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The barbecue summer has given way to the first chill breeze of autumn. A reminder that the seasons change. However, whereas we can predict with a certain amount of accuracy the coming of winter, economic and market forecasting is an altogether more uncertain affair.
October can be a notoriously volatile month for financial markets and so it has proved this year. The origins of turbulence witnessed at the beginning of October lie in the issues that have confronted investors for some time now: trade war tensions, Brexit uncertainties, rising interest rates and the general withdrawal of liquidity from financial markets. All legitimate concerns but hardly new.
The catalyst for the recent volatility appears to have been the US employment report highlighting that unemployment in the United States has fallen to its lowest level in fifty years. So good news. However, the announcement raised the spectre of rising interest rates and with Fed Chairman Jerome Powell determined to continue on the path to “normalise” monetary policy, there was a fear that interest rates might continue to rise even as economic growth began to slow down. As expected the US President had a public view on matters tweeting that the Fed ‘is making a mistake’ and ‘has gone crazy’.
All that was needed then was for the hedge funds’ algorithm driven programme trades to kick in and the bandwagon started to roll. But while such volatility is unsettling it can throw up opportunities. Whenever there are conflicting signals it pays to refocus on the fundamentals.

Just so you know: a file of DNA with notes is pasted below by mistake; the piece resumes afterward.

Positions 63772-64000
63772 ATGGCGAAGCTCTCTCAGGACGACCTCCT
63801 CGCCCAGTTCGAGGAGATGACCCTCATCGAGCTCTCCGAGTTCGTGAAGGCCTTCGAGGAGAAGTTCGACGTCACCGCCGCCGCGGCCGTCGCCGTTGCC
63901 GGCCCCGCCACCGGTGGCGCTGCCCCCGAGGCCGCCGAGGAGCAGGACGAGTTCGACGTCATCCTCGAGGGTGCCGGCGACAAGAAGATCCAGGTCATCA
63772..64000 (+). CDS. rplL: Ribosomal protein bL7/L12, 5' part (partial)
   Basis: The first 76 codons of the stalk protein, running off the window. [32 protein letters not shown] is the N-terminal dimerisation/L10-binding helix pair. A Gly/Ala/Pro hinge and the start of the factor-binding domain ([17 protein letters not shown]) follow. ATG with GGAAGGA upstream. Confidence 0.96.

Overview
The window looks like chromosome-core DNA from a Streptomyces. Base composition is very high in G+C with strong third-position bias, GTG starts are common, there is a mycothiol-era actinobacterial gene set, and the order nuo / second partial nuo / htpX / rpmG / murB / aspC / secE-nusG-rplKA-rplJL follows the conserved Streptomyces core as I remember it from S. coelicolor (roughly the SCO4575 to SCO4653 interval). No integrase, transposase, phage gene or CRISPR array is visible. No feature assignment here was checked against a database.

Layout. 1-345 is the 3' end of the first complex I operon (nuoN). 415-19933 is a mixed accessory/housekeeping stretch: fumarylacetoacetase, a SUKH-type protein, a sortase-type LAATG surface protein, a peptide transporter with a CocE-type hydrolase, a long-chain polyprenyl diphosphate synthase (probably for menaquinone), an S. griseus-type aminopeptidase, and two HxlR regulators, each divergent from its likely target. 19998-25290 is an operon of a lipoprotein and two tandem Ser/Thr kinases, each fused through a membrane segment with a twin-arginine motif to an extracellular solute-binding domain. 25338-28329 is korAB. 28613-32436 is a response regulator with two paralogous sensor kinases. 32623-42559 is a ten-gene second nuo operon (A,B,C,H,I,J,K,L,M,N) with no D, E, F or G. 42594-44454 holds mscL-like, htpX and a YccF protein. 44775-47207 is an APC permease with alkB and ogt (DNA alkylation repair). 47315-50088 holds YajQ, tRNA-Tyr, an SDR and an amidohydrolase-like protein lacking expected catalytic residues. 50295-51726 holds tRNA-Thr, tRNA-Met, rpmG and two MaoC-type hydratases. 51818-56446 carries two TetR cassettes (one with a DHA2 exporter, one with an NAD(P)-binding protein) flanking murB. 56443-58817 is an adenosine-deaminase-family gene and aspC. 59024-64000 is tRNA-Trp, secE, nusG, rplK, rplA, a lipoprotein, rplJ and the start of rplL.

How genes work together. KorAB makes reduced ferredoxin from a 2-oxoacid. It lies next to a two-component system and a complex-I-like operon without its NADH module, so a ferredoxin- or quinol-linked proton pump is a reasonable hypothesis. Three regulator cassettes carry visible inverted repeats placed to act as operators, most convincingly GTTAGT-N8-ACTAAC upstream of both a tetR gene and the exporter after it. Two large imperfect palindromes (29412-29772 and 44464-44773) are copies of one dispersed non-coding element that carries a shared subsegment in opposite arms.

• The global economy, and America in particular, continue to grow strongly, albeit at a slower rate.
• Inflation is present, but subdued.
• The US China trade war, whilst an unwelcome distraction, is expected to have a limited effect on world trade. What’s more, we are approaching the point where the tensions are beginning to be felt by the parties involved and with Presidents Trump and Xi due to meet in November some resolution may be reached, especially if a compromise can be agreed which allows each side in the dispute to present themselves as a victor.
• Interest rates, though rising, are doing so gradually and in response to sustainable economic growth and while America’s Federal Reserve remains resolute in its determination to push rates higher it does not want to choke off growth prematurely. They are giving clear signals about their intentions.
We are not complacent and understand perfectly how some clients feel unhappy when markets become more volatile than they are used to. It may surprise many that a 5% reduction has been a regular occurrence. In fact this is the 23rd time it has happened in the S&P 500 since the bull market began in 2009. Previous drops in markets have been long forgotten particularly for those with medium to long term investment goals.
Elsewhere in the world monetary policy remains accommodative with the European Central Bank not looking to raise rates until the second half of next year, the Bank of England likely to keep rates on hold until at least the summer of 2019 and Japan unlikely to raise rates in the foreseeable future.